Simply put, does your current bitcoin (pre-fork) multiply with every fork that bitcoin may experience?

For example if I have one bitcoin stored in a cold wallet for the next century and Bitcoin experiences 5 forks over that period. Will I have the original bitcoin and 4 new coins (differently named)? Assuming every new coin type is still going.

Also, if you have 1 bitcoin in a hot wallet or exchange, does the exchange then issue you with the new coin with every fork? What if your exchange does not support the new coin?

Sorry, lastly... Say your bitcoin is in cold storage. At what point do you see the new coin? Will an exchange automatically recognize it as a pre-fork bitcoin and issue you the new coin?

2 Answers 2


Note that the word "fork" can have several meanings. The more common one is a protocol change (either a soft or hard fork) where everyone switches to the new protocol. In this case there will still be only one type of coin.

You are talking specifically about a scenario where both the new and old versions are being used. In this case the network and the currency will split into two separate networks, blockchains and currencies. I will refer to such a scenario as a "split".

In essence, if the split is done properly, then the two networks will be incompatible and not recognize each other. Each will believe it is the one true coin, and will treat any transaction on the other network as invalid garbage.

The two networks do share a common blockchain history up to the point where the split happened. So if you have a bitcoin in address X in cold storage prior to the split, each network will recognize that there is a bitcoin in address X, so you will indeed have a coin of type A and a coin of type B. If there are several splits while the coin remains in the same address, you will have a coin in each of the resulting currencies.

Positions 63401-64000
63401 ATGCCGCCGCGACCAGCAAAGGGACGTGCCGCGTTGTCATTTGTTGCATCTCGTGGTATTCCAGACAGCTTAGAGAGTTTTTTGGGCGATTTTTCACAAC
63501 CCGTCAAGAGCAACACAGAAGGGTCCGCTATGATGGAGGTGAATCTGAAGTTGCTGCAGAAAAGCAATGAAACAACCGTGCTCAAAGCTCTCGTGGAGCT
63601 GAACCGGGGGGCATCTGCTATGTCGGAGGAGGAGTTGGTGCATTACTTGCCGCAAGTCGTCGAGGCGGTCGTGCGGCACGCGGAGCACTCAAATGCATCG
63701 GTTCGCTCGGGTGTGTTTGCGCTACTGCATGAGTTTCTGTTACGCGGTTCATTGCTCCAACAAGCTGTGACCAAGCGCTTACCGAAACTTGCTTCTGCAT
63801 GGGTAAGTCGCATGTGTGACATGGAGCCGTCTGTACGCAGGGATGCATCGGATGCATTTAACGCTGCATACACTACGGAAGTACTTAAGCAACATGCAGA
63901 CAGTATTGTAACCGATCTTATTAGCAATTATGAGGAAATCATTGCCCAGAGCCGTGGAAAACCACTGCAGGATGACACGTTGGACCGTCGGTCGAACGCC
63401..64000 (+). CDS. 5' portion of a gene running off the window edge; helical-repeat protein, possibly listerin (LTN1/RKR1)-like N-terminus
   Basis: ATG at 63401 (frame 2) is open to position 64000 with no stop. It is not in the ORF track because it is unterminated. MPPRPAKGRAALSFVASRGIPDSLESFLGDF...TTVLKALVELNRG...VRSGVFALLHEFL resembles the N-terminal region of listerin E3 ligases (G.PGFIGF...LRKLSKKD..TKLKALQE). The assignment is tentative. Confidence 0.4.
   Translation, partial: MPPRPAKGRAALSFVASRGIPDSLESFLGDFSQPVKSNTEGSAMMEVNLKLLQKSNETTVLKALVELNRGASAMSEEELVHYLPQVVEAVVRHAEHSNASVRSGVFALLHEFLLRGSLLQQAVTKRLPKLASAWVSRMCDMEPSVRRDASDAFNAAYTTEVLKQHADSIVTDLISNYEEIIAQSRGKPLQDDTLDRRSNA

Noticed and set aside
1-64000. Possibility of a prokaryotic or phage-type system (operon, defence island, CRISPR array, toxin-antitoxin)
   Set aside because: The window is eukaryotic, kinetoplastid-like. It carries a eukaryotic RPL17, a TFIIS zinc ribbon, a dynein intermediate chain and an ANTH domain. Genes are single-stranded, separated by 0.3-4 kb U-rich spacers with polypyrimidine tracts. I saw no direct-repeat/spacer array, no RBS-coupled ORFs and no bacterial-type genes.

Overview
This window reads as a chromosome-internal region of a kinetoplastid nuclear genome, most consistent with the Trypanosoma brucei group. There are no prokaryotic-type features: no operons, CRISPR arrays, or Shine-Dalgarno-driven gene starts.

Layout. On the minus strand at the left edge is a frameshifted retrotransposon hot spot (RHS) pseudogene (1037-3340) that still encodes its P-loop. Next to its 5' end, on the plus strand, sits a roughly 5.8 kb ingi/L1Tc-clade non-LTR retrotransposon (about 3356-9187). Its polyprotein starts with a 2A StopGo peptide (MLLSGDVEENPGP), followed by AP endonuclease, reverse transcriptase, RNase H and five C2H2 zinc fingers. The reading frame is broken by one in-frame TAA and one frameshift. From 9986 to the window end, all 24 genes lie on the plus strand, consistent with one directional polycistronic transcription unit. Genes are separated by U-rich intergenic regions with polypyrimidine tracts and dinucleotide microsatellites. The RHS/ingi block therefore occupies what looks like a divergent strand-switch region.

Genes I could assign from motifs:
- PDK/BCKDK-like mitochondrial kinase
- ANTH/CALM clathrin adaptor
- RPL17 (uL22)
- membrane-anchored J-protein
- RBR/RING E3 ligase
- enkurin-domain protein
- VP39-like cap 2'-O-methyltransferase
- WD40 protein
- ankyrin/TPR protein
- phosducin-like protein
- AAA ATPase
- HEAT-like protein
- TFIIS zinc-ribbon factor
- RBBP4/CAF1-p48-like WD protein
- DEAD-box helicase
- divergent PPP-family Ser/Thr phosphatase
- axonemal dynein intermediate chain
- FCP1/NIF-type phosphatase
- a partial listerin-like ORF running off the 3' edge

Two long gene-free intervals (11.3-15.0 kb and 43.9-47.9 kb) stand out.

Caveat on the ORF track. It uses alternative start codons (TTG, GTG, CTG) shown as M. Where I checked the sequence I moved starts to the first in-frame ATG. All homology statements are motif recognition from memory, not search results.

You can "see the new coin" the moment there are block explorers for both networks. You can examine the block explorer for network A and see that you have a bitcoin, and you can examine the block explorer for network B and see that you have a bitcoin. Once you've installed wallet software for both network types, you can import your private key to both and have each display that you have 1 bitcoin.

This means that you are now able to create two transactions - one that sends a bitcoin to an address C of your choosing, which will be recognized as valid by network A; and one that sends a bitcoin to an address D of your choosing, which will be recognized as valid by network B. (This requires that there will actually be software available for both networks A and B, and that it will be careful not to create transactions that might be mistakenly picked up by the wrong network).

What happens next involves interaction with the real world, and the real world is messy. There's no absolute answer to what will happen as it depends on what kind of software and services you are using.

If you "have 1 bitcoin in an exchange", remember that you do not really have a bitcoin, the exchange has a bitcoin and is contractually obligated to give you 1 bitcoin when you demand it. This becomes messy when a split happens and it's not universally agreed what "bitcoin" means.